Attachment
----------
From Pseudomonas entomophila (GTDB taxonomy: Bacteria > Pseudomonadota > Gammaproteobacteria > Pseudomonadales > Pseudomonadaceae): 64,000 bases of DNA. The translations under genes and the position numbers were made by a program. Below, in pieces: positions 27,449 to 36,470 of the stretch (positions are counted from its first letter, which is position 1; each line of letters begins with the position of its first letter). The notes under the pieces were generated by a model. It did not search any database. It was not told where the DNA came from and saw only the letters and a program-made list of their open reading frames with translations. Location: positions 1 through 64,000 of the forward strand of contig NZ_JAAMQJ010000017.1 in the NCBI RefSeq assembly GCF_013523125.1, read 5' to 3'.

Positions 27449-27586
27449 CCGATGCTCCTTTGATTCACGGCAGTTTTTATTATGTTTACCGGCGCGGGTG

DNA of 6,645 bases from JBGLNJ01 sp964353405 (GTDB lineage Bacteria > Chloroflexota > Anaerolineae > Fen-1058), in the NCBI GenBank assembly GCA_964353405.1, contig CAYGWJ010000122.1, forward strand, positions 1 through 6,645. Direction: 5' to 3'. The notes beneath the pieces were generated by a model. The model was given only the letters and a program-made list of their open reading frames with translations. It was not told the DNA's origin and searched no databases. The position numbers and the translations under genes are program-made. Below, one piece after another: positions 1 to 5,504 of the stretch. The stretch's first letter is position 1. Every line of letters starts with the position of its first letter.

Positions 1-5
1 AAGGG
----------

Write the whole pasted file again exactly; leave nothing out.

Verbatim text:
From Pseudomonas entomophila (GTDB taxonomy: Bacteria > Pseudomonadota > Gammaproteobacteria > Pseudomonadales > Pseudomonadaceae): 64,000 bases of DNA. The translations under genes and the position numbers were made by a program. Below, in pieces: positions 27,449 to 36,470 of the stretch (positions are counted from its first letter, which is position 1; each line of letters begins with the position of its first letter). The notes under the pieces were generated by a model. It did not search any database. It was not told where the DNA came from and saw only the letters and a program-made list of their open reading frames with translations. Location: positions 1 through 64,000 of the forward strand of contig NZ_JAAMQJ010000017.1 in the NCBI RefSeq assembly GCF_013523125.1, read 5' to 3'.

Positions 27449-27586
27449 CCGATGCTCCTTTGATTCACGGCAGTTTTTATTATGTTTACCGGCGCGGGTG

DNA of 6,645 bases from JBGLNJ01 sp964353405 (GTDB lineage Bacteria > Chloroflexota > Anaerolineae > Fen-1058), in the NCBI GenBank assembly GCA_964353405.1, contig CAYGWJ010000122.1, forward strand, positions 1 through 6,645. Direction: 5' to 3'. The notes beneath the pieces were generated by a model. The model was given only the letters and a program-made list of their open reading frames with translations. It was not told the DNA's origin and searched no databases. The position numbers and the translations under genes are program-made. Below, one piece after another: positions 1 to 5,504 of the stretch. The stretch's first letter is position 1. Every line of letters starts with the position of its first letter.

Positions 1-5
1 AAGGG